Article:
Usually, students can keep the first $20,000 and start paying back only after they’ve reached this particular income threshold. Besides, a borrower doesn’t need to be worried about losing a job as they can also stop paying the loan back. Upon securing a steady job again, they resume from where they halted.

Here are some pros and cons of income sharing:

Pros Cons
No barriers to entry. This method is still in its early stage.
You don’t need to have a minimum credit score. Most income sharing programs are not regulated.
You can wait until you have a regular income to pay back. It could take longer to pay off than other alternatives.

3. Crowdfunding

Crowdfunding is a modern method of amassing funds to support your education or initiatives through digital platforms. It’s not a traditional method to pay for college, but it’s worth a shot.

To have a successful crowdfunding campaign, you need a strong personal network. Having a considerable online presence will be useful as well.

Start by selecting a reputable crowdfunding platform and determine your goal. Make sure you create a compelling campaign page and engage your community. You can also offer incentives to your donors.

Keep reading for pros and cons on crowdfunding.

Pros Cons
You don’t need to repay the raised funds. Success is uncertain. You may not reach your goal.
It’s a social tool that gives you exposure and networking opportunities. Running crowdfunding campaigns involves a substantial commitment of time and effort.

4. Work-study programs

A work-study program is a federal or state financial aid option that can help you fund your education. It allows students to take a part-time job and earn money to pay for school without loans. Such positions are usually campus-based, but there are off-campus options as well.

The benefit of work-study programs compared to an independent search for employment is that your college schedule is taken into account. Besides, you can use the best paper writing services to help you write essays and be prepared for classes. Homework help allows you to strike a better school-work balance and avoid excessive stress.

Note that work-study programs won’t cover all your educational expenses. They are not meant for high costs and help mostly with day-to-day spending.

Be aware of the pros and cons of work-study programs, such as:

Pros Cons
You get real hands-on work experience. Pay is usually low.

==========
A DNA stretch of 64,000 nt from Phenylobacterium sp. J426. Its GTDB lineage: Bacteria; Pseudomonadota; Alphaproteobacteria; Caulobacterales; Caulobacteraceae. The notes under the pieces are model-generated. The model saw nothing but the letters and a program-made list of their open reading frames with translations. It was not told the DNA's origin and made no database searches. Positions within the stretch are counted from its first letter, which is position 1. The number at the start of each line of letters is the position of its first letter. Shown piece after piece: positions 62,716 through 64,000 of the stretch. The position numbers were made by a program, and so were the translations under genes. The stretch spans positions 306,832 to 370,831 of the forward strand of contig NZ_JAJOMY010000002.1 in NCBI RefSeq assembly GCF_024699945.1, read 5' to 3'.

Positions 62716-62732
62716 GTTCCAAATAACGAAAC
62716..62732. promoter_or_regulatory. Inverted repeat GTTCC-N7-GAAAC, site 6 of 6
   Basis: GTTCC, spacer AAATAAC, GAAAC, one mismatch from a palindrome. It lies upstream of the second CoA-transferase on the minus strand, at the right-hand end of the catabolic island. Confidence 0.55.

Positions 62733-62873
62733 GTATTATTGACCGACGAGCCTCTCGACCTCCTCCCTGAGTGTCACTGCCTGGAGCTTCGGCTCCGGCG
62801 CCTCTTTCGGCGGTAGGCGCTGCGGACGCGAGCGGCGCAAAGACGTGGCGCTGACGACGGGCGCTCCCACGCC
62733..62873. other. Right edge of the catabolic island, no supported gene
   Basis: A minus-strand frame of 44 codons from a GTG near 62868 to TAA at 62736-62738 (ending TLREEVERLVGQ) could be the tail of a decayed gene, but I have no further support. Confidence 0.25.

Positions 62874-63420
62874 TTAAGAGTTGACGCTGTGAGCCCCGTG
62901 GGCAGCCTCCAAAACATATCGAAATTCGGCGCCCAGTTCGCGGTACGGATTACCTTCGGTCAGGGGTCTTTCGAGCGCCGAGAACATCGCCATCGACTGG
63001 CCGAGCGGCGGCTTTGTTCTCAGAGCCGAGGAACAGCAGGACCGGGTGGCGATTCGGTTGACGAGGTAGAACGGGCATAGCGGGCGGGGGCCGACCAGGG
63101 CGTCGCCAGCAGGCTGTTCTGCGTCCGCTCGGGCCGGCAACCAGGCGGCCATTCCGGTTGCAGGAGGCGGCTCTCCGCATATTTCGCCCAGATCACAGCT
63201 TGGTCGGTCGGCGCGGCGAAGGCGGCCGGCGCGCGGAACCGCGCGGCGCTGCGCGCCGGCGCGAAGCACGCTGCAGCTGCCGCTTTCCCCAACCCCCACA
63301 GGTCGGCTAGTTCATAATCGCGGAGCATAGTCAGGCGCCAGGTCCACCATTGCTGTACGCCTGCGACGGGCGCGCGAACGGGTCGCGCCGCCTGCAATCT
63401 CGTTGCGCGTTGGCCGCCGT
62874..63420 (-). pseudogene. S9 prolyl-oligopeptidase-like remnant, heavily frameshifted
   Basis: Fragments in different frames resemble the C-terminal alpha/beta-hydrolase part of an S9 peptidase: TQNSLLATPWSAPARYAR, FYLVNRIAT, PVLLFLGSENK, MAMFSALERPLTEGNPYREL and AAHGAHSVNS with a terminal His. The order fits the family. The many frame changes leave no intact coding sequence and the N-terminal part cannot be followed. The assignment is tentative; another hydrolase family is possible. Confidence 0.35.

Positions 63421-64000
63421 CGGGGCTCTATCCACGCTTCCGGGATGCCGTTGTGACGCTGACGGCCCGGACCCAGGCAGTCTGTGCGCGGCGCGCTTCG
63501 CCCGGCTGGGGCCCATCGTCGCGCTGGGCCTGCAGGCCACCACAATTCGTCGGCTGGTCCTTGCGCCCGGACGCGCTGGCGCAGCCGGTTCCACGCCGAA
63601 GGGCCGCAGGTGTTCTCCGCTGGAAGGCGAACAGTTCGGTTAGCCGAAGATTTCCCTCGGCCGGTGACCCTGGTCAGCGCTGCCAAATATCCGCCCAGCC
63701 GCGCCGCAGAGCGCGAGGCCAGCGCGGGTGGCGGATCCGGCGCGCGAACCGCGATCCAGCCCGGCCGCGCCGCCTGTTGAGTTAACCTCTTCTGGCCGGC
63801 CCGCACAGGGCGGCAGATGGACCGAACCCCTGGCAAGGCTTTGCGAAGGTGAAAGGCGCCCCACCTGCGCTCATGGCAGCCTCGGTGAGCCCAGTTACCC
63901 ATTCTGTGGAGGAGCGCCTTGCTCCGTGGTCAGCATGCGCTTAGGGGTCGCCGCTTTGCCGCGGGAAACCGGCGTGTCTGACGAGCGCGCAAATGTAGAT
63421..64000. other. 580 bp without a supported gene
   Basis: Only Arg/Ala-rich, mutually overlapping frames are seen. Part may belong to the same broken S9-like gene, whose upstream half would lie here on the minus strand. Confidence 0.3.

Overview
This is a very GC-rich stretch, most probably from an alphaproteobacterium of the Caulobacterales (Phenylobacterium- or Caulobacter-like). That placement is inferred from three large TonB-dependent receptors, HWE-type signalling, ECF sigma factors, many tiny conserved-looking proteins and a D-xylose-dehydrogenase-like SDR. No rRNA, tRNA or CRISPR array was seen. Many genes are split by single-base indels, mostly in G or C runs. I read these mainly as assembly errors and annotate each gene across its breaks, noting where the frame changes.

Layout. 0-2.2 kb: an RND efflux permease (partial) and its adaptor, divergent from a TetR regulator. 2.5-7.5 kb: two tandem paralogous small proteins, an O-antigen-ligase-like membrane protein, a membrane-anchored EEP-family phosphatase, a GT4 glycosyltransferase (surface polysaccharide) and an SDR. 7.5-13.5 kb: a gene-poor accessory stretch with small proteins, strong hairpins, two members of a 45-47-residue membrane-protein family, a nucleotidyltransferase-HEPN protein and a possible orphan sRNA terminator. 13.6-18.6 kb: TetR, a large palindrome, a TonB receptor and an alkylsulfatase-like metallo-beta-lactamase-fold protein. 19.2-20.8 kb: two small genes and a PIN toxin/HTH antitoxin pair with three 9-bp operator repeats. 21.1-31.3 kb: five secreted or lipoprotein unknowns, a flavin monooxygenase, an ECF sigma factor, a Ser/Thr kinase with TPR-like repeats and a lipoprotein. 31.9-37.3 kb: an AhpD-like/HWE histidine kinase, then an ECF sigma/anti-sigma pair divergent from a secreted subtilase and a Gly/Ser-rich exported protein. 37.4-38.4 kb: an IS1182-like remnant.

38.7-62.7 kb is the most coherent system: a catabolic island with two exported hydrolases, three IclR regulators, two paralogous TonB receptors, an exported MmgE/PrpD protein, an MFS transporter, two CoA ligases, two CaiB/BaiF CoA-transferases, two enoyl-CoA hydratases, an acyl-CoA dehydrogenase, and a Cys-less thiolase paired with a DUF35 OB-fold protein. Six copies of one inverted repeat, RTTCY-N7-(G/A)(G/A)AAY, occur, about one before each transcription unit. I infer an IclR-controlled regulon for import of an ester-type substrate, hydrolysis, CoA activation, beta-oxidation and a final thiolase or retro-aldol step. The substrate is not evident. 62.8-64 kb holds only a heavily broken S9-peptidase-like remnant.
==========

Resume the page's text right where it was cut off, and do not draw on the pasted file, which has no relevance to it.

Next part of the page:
A program considers your college schedule. Balancing work and school can be stressful.

5. Employer sponsorship

If you want to pursue a degree relevant to your job and advance your skills, consider employer sponsorship. Some companies offer it as part of professional development opportunities. Employer sponsorships are particularly common in fast-moving fields like architecture, data science, education, etc.

If you want to pursue this method of financial aid, identify what you want to study and research the potential expenses. Then, reach out to your HR department and check a sponsorship policy. If applicable, write an official letter requesting sponsorship and follow up.

Check out these pros and cons of employer sponsorship programs:

Pros Cons
You get professional development and increased job security. You won’t be able to enjoy job mobility because of your commitment to the employer sponsor.
You don’t need to pay off the financial support. You get limited freedom in making educational choices.

Settle your student debt

If you are already struggling with student loan debt, you can find help. You may have debt collectors calling or sending letters constantly. SoloSuit can help you get rid of debt collectors and settle your student debts once and for all.

SoloSettle, powered by SoloSuit, can assist you with negotiating a debt settlement and repayment program. Our software sends and receives settlement offers until you reach an agreement with your lender or creditor. To learn more, check out this video:

Final thoughts

Figuring out how to pay for college is a challenge. Consider all your options with their strong and weak sides. We recommend using student loans only if you’ve exhausted all the other ways to cover your educational expenses.

Luckily, alternatives aren’t limited — from the most convenient grants and scholarships to various programs and sponsorships. With some research and in-advance preparation, you can cover all your educational needs without student debt.

And if you are already dealing with the burden of student debt, SoloSuit is here to help you respond to debt collectors before and during a lawsuit and settle your debts once and for all.